Key to the species of Arion - modified from KY and MO keys (also see images and descriptions - including habitats - at Hotopp et al. 2013):
1a. Very small slug (< 2.5 cm); a spiny appearance when contracted (needs a hand lens); head and tentacles noticeably darker than rest of the body - Arion intermedius (MO WV)
1b. Larger slug; does not look spiny when contracted – go to 2
2a Slug contracts into a hemispherical shape when disturbed; body mucus colorless; sole grayish white; up to 5 cm in length - Arion fasciatus (KY WV)
2b Slug does not contract into a hemispherical shape when disturbed; body mucus orange-yellow; foot sole pale yellow and sometimes translucent in appearance; up to 7 cm in length, probably the most common species - Arion subfuscus (MO KY WV)
Arion circumscriptus is not included due to lack of information.
Brown-banded Arion Slug
Arion circumscriptus Johnston, 1828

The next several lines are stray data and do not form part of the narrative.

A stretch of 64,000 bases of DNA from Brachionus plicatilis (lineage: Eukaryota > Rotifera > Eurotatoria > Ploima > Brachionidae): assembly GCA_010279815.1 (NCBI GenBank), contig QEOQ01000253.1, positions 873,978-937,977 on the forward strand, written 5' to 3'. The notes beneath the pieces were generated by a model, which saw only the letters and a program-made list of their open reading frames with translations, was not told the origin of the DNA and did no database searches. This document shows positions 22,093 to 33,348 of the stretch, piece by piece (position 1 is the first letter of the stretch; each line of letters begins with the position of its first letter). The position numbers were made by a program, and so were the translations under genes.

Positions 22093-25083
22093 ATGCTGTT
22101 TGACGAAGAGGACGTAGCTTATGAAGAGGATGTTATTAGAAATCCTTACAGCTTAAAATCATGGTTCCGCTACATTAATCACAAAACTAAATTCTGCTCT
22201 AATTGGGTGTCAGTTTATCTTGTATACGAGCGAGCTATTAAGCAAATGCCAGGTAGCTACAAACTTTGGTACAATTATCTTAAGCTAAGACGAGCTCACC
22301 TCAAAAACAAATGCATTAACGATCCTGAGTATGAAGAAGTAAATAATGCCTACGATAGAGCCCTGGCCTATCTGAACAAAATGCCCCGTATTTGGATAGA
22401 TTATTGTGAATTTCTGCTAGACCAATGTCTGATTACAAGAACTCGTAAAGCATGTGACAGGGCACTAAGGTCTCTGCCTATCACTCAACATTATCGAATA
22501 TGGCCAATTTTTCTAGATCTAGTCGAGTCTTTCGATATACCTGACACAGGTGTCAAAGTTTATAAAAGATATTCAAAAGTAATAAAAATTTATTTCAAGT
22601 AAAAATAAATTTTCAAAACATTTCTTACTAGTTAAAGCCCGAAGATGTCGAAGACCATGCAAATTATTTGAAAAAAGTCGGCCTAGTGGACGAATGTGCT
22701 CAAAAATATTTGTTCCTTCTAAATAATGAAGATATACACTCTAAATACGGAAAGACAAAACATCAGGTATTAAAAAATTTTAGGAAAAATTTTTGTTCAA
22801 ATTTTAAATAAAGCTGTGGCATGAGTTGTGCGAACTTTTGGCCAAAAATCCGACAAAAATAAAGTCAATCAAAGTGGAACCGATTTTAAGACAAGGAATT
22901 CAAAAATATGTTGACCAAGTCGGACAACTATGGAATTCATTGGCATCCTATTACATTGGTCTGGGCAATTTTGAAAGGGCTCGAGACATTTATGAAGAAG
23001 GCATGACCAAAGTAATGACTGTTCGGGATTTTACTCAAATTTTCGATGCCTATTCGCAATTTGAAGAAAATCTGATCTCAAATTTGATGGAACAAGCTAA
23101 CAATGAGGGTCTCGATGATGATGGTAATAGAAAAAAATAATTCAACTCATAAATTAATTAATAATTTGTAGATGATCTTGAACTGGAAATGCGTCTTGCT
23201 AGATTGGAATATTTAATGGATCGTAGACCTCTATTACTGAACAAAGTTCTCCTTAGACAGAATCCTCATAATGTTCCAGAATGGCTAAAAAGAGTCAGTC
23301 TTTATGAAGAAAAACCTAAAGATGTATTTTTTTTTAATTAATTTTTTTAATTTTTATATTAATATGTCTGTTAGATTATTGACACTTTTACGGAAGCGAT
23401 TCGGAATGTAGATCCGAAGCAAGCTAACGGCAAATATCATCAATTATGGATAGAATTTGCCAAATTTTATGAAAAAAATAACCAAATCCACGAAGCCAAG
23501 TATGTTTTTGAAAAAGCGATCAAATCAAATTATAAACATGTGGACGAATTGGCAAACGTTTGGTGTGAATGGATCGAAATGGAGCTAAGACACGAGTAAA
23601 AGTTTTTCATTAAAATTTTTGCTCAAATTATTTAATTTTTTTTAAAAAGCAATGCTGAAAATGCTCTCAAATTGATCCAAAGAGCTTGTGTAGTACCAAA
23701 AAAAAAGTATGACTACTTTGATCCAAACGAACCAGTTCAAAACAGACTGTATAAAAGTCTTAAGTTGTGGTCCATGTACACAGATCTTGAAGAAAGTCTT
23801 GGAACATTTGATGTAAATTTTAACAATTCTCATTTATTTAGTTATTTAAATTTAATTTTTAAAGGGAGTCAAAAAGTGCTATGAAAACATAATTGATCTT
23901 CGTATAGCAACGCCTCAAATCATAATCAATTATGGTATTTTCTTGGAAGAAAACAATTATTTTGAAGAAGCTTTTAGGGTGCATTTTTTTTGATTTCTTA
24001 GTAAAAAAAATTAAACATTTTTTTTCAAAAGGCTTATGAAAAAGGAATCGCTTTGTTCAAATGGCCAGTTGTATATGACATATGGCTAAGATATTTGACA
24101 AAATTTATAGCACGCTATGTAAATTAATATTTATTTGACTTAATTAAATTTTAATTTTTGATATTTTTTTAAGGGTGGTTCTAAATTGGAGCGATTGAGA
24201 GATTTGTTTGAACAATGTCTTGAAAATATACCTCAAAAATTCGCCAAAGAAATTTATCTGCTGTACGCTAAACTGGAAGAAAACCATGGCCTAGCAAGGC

Orange-banded Arion Slug
Arion fasciatus (Nilsson, 1823)
Hedgehog Arion Slug
Arion intermedius (Normand, 1852)
Dusky Arion Slug
Arion subfuscus (Draparnaud, 1805)
Two species from this family have been recorded - the Meadow Slug and the Gray Fieldslug. The Meadow Slug may be found in grasslands and woodlands, but also residential lawns, gardens and greenhouses. Its classification is compound - it is thought to be native in some parts of the USA, but may be invasive in others. On the other hand, the Gray Fieldslug is an exotic species which can be found in gardens and fields, and is an agricultural pest.
Key to the species of Deroceras - modified from KY and MO keys (also see images and descriptions - including habitats - at Hotopp et al. 2013):